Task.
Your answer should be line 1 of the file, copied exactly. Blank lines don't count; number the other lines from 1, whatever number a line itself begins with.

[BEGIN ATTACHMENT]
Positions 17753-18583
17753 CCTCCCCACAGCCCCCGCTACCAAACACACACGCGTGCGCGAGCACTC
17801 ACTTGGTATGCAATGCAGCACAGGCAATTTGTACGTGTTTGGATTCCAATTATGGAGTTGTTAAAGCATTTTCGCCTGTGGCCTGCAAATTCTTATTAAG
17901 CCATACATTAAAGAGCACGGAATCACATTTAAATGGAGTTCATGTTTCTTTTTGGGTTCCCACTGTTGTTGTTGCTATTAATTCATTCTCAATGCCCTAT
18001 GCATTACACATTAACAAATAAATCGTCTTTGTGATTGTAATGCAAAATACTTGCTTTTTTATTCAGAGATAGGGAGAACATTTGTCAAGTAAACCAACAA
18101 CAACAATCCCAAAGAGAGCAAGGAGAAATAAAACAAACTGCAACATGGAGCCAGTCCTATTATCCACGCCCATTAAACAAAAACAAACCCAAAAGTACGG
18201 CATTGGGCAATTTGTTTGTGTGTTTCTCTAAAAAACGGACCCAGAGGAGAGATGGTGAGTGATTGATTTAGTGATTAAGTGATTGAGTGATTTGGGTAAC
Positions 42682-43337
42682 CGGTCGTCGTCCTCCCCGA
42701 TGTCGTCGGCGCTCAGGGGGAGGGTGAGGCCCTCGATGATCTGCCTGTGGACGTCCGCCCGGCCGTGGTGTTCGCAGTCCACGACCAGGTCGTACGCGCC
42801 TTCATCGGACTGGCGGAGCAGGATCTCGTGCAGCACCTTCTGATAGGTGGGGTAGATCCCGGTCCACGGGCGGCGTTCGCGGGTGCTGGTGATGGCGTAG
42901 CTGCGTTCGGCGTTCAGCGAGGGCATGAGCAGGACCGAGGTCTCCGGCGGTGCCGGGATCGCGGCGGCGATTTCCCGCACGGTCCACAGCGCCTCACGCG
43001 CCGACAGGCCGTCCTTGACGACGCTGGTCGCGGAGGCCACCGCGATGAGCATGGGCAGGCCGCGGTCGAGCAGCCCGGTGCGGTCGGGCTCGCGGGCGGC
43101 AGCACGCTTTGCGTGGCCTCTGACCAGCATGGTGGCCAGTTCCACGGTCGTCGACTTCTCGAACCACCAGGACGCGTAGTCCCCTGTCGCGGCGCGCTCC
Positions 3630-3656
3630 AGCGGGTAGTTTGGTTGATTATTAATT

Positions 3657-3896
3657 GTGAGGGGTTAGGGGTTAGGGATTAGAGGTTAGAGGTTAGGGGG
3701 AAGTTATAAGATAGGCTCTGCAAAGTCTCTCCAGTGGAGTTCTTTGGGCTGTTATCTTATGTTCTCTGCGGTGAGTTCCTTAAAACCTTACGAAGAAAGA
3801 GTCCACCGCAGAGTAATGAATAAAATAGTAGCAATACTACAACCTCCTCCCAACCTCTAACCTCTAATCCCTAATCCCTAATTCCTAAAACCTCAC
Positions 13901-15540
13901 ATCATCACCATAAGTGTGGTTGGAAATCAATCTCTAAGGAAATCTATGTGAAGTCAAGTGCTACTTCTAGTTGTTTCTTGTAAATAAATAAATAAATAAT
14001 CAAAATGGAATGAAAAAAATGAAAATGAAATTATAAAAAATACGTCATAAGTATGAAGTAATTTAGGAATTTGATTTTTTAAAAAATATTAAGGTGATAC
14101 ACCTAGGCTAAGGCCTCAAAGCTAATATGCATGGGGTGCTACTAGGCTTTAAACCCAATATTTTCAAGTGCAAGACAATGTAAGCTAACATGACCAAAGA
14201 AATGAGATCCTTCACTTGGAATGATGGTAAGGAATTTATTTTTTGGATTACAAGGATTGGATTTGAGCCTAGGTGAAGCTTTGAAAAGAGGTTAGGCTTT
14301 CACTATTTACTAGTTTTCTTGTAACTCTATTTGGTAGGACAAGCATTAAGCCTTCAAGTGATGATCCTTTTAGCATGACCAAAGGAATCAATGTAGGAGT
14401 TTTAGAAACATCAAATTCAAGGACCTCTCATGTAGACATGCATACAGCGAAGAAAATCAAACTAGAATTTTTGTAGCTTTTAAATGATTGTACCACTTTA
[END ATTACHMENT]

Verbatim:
Positions 17753-18583